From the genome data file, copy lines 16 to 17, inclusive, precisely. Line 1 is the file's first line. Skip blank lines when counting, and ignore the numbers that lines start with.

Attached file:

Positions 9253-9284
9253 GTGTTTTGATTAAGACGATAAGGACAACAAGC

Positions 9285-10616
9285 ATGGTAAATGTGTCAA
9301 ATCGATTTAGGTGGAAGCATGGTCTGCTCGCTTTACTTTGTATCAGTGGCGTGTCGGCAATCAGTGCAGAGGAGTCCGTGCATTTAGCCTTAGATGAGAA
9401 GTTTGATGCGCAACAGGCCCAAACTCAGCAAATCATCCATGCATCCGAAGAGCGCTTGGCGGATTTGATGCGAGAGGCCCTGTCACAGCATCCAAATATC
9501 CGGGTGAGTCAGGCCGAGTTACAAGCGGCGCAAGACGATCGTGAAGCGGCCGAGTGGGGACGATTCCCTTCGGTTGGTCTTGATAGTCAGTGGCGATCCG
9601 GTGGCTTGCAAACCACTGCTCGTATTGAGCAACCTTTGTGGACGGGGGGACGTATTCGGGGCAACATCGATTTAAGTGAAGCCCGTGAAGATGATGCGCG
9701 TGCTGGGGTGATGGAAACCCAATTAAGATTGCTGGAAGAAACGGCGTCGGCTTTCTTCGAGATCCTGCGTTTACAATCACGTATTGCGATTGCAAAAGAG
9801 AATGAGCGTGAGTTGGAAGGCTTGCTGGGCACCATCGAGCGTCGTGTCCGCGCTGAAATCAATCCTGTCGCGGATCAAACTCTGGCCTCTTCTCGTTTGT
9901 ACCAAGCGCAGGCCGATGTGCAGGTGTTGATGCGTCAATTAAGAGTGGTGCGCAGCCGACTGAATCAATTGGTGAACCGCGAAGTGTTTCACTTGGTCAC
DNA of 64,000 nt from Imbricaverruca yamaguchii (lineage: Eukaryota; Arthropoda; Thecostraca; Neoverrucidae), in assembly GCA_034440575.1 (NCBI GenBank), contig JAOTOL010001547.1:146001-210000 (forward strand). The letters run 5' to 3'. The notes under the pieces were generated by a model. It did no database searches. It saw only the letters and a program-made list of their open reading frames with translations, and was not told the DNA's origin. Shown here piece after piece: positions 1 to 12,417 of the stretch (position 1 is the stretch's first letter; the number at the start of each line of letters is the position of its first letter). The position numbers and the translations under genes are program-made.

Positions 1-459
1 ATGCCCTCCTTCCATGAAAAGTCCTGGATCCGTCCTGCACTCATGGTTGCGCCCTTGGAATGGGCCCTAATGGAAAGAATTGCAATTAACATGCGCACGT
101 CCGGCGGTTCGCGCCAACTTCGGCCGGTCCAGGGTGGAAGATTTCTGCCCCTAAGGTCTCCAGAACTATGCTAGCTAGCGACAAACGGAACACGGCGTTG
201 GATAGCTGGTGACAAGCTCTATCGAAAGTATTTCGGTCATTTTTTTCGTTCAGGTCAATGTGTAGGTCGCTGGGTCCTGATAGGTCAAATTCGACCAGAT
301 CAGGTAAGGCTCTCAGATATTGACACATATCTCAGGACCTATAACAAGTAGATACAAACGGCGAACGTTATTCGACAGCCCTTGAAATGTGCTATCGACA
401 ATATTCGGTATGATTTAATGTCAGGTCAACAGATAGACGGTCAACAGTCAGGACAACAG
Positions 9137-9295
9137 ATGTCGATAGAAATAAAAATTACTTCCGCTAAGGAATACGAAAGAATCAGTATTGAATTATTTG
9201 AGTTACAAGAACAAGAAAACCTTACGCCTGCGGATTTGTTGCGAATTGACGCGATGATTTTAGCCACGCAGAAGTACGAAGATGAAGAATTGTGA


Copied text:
201 GATAGCTGGTGACAAGCTCTATCGAAAGTATTTCGGTCATTTTTTTCGTTCAGGTCAATGTGTAGGTCGCTGGGTCCTGATAGGTCAAATTCGACCAGAT
301 CAGGTAAGGCTCTCAGATATTGACACATATCTCAGGACCTATAACAAGTAGATACAAACGGCGAACGTTATTCGACAGCCCTTGAAATGTGCTATCGACA